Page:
Play in its most intimate of forms allows for free expression, exploration, joy, and excitement . For others it’s a welcome distraction. What makes play become a tool, a balance barometer, a universal subject, is when it is introduced or offered to a child/young person (CYP) who requires an intervention, treatment or one who is in the midst of trauma or a long term diagnosis.
Clinical settings are strange, sterile environments, where your senses are overloaded, where you become overwhelmed by people, sounds, smells and sights – it’s a wonder that play has a place in such a frantic space or moment in time, but it does. For the hospitalised child enhanced information of their condition can lower a child’s fear and the pain they experience.
We have a small window of opportunity to introduce, assess, build trust and explain our roles to a CYP and their family, this is about the patient experience, how I can improve this as a service, and what tools I can provide to enable a CYP to feel listened to during this meeting, and how we can do this as healthcare professionals (HCPs) in a way that is honest and in the present? As HCPs in acute settings this should be part of the treatment plan and process of supporting CYP and their families, the recovery and coping strategies put in place would mean “Whole Being Care”.
There are “Moments of Specialised Play” these can be mini sessions of introductory play in order to build and gain trust, to allow contact within a CYP’s private space, or there can be short nuggets of contact – for one off procedures. There are the “Journeys of Specialised Play” – when the child or young person lives with a chronic condition that requires multiple admissions/procedures – perhaps it’s at this point we introduce a long term procedure plan to support future admissions.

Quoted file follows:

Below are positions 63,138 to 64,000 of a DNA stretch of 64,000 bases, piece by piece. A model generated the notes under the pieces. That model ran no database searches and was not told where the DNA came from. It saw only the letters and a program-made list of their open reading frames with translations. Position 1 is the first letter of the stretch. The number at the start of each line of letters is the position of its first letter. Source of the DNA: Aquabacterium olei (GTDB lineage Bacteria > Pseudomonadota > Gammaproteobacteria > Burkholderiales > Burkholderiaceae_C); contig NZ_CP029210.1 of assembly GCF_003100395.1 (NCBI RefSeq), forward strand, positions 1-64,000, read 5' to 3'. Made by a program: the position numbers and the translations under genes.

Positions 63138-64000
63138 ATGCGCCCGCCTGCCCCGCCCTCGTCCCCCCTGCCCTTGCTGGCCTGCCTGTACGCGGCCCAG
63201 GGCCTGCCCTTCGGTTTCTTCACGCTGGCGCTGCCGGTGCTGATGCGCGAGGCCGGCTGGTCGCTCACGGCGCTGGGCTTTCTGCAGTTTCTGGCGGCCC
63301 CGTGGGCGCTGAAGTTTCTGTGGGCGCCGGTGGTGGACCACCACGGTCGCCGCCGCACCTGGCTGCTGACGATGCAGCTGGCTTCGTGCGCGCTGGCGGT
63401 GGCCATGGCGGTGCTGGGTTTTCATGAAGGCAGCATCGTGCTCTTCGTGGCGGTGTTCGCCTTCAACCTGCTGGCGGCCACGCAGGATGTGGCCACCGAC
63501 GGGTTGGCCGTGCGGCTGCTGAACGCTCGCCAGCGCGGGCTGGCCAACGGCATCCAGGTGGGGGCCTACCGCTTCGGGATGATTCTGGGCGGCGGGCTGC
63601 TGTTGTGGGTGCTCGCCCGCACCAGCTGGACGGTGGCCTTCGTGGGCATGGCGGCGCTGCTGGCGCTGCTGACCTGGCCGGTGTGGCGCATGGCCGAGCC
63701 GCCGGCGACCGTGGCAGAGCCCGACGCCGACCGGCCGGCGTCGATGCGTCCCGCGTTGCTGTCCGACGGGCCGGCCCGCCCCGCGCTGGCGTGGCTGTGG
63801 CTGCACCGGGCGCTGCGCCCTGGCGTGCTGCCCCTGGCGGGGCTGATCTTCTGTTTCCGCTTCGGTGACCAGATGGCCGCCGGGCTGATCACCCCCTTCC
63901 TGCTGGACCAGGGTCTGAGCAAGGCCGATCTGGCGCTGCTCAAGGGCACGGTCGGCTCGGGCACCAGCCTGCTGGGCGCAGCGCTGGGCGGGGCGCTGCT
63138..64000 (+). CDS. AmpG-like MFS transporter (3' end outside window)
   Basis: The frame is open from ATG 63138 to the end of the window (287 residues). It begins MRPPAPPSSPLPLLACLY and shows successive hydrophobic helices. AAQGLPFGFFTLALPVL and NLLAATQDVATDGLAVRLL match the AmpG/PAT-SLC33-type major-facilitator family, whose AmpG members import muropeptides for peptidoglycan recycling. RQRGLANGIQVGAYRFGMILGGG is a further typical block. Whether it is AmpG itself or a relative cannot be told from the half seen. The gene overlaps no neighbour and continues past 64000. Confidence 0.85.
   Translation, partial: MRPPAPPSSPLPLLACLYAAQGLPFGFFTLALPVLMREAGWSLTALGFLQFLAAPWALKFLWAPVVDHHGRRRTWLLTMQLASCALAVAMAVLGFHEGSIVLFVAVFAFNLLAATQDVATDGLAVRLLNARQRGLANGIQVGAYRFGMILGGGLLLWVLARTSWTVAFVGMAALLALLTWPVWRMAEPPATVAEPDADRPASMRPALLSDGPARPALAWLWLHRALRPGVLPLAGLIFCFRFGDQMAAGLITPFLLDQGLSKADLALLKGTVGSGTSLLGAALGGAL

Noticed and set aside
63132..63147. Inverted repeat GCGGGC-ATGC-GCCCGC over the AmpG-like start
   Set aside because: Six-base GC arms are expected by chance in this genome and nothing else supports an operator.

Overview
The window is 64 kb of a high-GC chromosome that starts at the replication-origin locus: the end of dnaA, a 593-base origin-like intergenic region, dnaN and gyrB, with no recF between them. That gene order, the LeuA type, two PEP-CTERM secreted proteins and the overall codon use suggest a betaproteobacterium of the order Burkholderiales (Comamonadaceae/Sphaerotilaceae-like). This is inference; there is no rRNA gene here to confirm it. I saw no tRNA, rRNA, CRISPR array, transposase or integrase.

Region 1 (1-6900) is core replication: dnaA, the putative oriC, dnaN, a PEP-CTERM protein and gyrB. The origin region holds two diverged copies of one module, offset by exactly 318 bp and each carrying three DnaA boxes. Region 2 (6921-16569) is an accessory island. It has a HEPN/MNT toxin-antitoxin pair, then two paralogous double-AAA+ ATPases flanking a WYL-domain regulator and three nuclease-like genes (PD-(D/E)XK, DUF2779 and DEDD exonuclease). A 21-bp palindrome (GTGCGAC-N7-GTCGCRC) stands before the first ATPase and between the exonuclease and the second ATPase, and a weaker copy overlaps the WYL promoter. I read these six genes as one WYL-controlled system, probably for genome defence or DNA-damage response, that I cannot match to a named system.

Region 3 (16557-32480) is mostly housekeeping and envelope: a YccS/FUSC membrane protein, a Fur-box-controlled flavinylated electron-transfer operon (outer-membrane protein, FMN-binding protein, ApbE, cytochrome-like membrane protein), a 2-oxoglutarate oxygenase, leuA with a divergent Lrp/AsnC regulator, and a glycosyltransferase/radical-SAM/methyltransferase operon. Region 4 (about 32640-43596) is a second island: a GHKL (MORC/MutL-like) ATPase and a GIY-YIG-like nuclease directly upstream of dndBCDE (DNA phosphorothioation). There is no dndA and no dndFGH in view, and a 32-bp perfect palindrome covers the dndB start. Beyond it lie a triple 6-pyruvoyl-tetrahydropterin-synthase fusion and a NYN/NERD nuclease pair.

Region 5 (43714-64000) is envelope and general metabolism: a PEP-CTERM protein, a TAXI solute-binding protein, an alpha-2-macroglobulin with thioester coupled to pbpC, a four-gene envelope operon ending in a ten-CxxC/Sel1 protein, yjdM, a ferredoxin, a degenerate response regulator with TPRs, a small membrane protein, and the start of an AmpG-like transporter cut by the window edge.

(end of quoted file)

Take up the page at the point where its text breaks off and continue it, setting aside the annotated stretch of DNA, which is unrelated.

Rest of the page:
As HCPs the challenge now is to look at our approach to CYP. What do we need to do to gain skills in specialised play, how can it be done in a way that promotes and provides a more balanced approach to health care impacting positively on patient experience, through a CYP’s eyes, and are these methods and processes accessible?.
So next time you have contact with a CYP think about how you can introduce play into the encounter, access the Health Play Specialists, ask them to share their knowledge. The use of a friendly head made from a glove, a well-rehearsed joke or the latest App on your phone is a great way of showing that you are present, and that the experience matters to you, and that you are engaged and ready to listen. You may sing, laugh, or pull a funny face, have hidden in your pocket the most amazing stickers, or you may sit alongside a young person on the floor, and acknowledge that right now it is tough.
In answer to the question “To Play or not to Play?” Why not, simply “to play”.
Sian Spencer-Little @spencer_sian
NNEB, Dip in Care, Cert in Therapeutic Play, Cert in Bereavement Counselling for
Specialised Play and Activity Practitioner.
Children’s Ward – The Princess Royal University Hospital.
Kings College Hospital NHS Foundation Trust.
Dr Hannah Baynes @HLB27
The Hillingdon Hospital NHS Foundation Trust